Review: The Haters by Jesse Andrews


Publisher: Allen & Unwin
Release date: April 5, 2016
Format: Paperback
Source: Publisher
Pages: 325
RRP: $19.99 AUD
Goodreads || Book Depository

Wes and Corey are convinced nothing cool can come of their lame summer at jazz camp, when along comes Ash – all blonde hair and brash words – and cracks their world wide open. Finally, something they can’t seem to hate. When Ash convinces them that a great musician is made on the road, the three friends flee camp and begin an epic, hilarious road trip: The Haters 2016 Summer of Hate Tour.

Amid sneaking into seedy bars, evading their parents and the police, and spending every minute together in a makeshift tour bus, romance blossoms and bursts, and hygiene takes a back seat. Wes begins to realise the limitations of hating everything: it keeps you at a convenient distance from something, or someone, you just might love.

When you can find something to hate about every band, how do you make a sound you love?


2 stars

Thank you to Allen & Unwin for sending me a copy of The Haters. All thoughts and opinions are my own.

I think a certain population of people will really love The Haters. I just didn’t happen to fall into that group. I couldn’t really connect with the characters or the humour in the book, and it all became a little bit flat and boring. Having said that, I absolutely hated Me and Earl and the Dying Girl, and The Haters was a much better reading experience for me.

This book is about Wes, Corey and Ash who meet at a two-week jazz camp. None of them are actually into jazz and find the camp environment to be a bit stifling. Ash decides that the only way that they can be real musicians and play the music that they want to play is to go on a tour around the country. They have absolutely no plan and are absolutely terrible together as a band. Together, they travel around the country looking for new experiences and opportunities to show off their music. Now, this sounded like an amazing idea for a road trip book. It had the potential to be crazy, funny and exciting, but I found it to be kind of plotless. Almost nothing happens in this book! There’s lots of descriptions of travelling and of music but they hardly played any music at all. I felt like it was just pages and pages of dropping names of bands and talking about how great they were together and not actually that much music playing. I was baffled by the lack of practice and rehearsal. I mean, sure, let’s just go on tour and not practise together at all.

What we did get in this book were pages and pages of descriptions and jokes. Everything was described with unnecessary detail, including a pretty disturbing description of ‘dick harming’. I just felt like the book dragged on forever and at the end of it, I was left with nothing but a deep knowledge of how bad their car smelt and the names of a million bands that I’ve never heard of before. I didn’t understand a lot of the music references, and I’m sure that people who actually know about the things that are mentioned will love the book. But it just wasn’t for me and it came across as pretentious. I also couldn’t really connect with the humour and didn’t find the book to be that funny. People who are able to connect with the humour will absolutely love this novel because the jokes just run on for pages and pages. For those who don’t, there’s just not much to latch on to and it can be a pretty long journey to the end of the book… Having said that, I did find some parts to be funny but those were few and far between. There were lots and lots of dick jokes that I honestly just don’t find amusing at all.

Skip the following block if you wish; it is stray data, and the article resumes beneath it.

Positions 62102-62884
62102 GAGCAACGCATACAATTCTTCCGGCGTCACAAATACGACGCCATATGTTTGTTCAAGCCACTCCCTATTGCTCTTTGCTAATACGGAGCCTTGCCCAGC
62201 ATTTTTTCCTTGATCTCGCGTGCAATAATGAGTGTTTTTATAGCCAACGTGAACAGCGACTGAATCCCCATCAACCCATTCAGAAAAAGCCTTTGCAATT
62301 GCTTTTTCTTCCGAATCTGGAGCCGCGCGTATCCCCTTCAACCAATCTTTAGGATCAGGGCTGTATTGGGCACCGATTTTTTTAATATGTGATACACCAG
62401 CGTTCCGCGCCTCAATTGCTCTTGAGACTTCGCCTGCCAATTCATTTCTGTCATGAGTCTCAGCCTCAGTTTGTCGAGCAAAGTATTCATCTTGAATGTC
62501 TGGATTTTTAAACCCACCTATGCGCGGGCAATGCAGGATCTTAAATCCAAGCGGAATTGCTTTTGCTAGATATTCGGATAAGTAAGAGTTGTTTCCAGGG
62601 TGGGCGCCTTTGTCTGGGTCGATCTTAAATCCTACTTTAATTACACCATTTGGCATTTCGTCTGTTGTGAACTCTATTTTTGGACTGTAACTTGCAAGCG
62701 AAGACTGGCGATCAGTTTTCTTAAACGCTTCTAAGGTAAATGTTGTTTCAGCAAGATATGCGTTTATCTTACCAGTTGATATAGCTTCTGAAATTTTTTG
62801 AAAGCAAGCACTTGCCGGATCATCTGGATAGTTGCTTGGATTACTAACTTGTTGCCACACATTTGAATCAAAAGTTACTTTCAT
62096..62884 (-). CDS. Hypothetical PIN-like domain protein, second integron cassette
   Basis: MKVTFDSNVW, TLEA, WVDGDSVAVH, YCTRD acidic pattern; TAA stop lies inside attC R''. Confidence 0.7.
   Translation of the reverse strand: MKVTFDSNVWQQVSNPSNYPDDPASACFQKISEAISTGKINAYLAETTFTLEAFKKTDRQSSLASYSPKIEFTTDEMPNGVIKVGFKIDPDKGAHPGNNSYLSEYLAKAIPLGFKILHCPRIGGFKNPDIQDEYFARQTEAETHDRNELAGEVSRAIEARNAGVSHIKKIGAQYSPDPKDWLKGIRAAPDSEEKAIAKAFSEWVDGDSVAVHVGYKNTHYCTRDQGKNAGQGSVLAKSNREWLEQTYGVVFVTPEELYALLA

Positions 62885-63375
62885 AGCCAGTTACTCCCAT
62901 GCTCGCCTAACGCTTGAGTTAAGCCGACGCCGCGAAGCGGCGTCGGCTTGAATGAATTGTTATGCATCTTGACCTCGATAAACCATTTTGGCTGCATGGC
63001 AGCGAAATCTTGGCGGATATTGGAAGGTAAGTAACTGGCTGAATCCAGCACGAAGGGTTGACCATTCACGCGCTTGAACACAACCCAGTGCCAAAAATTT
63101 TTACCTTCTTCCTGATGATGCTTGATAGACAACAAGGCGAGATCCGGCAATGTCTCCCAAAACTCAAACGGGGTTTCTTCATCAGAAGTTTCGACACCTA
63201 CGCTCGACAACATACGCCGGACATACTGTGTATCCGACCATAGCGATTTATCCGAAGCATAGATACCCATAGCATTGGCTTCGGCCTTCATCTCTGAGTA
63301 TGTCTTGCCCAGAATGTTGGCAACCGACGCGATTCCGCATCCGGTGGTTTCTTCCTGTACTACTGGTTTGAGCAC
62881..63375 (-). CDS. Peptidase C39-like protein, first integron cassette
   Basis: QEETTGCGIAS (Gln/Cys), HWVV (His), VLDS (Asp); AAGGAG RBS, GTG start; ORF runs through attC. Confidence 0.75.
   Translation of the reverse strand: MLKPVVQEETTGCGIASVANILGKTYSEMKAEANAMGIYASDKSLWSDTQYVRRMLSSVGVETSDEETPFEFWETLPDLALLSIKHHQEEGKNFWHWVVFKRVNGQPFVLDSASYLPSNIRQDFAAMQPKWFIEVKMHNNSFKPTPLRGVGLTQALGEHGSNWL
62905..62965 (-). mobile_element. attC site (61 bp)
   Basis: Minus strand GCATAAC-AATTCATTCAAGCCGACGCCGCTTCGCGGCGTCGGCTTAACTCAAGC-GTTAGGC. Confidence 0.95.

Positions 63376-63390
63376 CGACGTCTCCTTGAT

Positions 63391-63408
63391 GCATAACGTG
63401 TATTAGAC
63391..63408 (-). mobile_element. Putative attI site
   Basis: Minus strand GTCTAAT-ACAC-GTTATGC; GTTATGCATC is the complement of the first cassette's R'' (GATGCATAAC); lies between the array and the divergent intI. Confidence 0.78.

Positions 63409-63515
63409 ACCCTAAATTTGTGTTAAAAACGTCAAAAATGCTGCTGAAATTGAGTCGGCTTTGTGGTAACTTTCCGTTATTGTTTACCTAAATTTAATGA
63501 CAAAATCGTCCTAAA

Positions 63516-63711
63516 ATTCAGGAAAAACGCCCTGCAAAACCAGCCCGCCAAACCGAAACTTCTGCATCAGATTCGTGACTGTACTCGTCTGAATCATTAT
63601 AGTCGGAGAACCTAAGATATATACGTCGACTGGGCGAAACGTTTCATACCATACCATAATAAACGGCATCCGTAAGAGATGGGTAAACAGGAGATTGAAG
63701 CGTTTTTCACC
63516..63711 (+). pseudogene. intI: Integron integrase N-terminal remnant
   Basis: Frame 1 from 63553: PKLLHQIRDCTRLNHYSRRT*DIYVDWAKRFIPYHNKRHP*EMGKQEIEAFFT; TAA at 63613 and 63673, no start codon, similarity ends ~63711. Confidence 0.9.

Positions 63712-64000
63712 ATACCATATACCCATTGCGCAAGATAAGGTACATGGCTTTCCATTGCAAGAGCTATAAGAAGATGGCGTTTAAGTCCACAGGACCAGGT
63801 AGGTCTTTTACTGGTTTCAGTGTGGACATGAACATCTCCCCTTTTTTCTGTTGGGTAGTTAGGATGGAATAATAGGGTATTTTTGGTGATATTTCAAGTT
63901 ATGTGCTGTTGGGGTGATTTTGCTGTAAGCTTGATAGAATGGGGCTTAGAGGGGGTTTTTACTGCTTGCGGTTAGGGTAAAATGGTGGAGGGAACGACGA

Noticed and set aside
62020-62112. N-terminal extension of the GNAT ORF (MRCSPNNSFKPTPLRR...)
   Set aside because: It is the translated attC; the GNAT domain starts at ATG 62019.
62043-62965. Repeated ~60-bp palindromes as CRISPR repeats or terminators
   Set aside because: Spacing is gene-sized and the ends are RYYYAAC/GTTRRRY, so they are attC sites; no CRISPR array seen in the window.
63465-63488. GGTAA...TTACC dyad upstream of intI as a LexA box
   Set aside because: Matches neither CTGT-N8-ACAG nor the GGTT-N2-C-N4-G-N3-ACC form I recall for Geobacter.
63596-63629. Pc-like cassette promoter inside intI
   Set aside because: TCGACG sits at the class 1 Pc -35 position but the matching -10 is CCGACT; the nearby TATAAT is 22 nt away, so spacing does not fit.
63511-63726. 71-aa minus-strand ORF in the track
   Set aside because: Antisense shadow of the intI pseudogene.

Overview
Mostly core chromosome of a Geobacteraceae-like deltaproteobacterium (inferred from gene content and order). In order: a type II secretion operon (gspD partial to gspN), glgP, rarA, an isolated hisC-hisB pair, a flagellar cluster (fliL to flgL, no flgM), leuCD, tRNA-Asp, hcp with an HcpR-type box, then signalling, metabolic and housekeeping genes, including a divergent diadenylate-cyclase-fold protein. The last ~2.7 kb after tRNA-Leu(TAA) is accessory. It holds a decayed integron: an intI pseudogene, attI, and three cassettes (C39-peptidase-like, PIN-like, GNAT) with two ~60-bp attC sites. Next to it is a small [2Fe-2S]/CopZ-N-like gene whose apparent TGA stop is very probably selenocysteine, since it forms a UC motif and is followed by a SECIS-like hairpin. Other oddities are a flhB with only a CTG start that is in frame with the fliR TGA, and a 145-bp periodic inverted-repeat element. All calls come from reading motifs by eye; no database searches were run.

The characters in this book reminded me a lot of the trio in Me and Earl and the Dying Girl, with the two male best friends and the addition of a female friend. I did enjoy Wes, our main character, for the most part. Apart from all the dick jokes and him just acting like a ‘dude’, he wasn’t a bad character to read from. I enjoyed all of his insecurities and how he kept the group together, but he also frustrated me at times with some of his actions. The character that I had a huge problem with was Ash. She came across as extremely selfish and inconsiderate, and there wasn’t a single point in the book where I thought she had Wes and Corey’s best interests at heart.

The Haters was quite an easy book to read and was relatively fast-paced, apart from the long jokes and descriptions that I couldn’t care less about. I thought the formatting of the book was a bit odd though. The book switches constantly between normal prose and a script format. I didn’t really understand why the author chose to do this. It came across to me as lazy writing – like the author couldn’t be bothered to write proper sentences with proper punctuation anymore, and decided to just have dialogue in the format of a script. I understood the use of the script in Me and Earl and the Dying Girl since that book was about film-making, but there was really no reason to do it in this novel at all.

Overall, I wasn’t overly impressed with The Haters. It was definitely a step up from Me and Earl and the Dying Girl for me, but there were too many elements that I either didn’t understand or didn’t like to convince me to pick up anything else by Jesse Andrews in the future.

Top Ten Tuesday: Ten Books That Made Me Chuckle


Top Ten Tuesday is hosted by The Broke and the Bookish. Today, I’m sharing ten books that made me laugh. I don’t really read a lot of funny books but here are ten that are on my shelves.

1. Carry On by Rainbow Rowell

Carry On was one of my favourite books of last year and it was because it was so incredibly funny! The characters and their relationships were wonderful but the humour was also a massive standout for me. It was just a really enjoyable and lighthearted read.

2. Finding Audrey by Sophie Kinsella

This is a book about anxiety and depression but, like most of Sophie Kinsella’s other books, it was full of funny moments. If you see this novel at the bookstore, I highly recommend just reading the first scene. It was absolutely hilarious!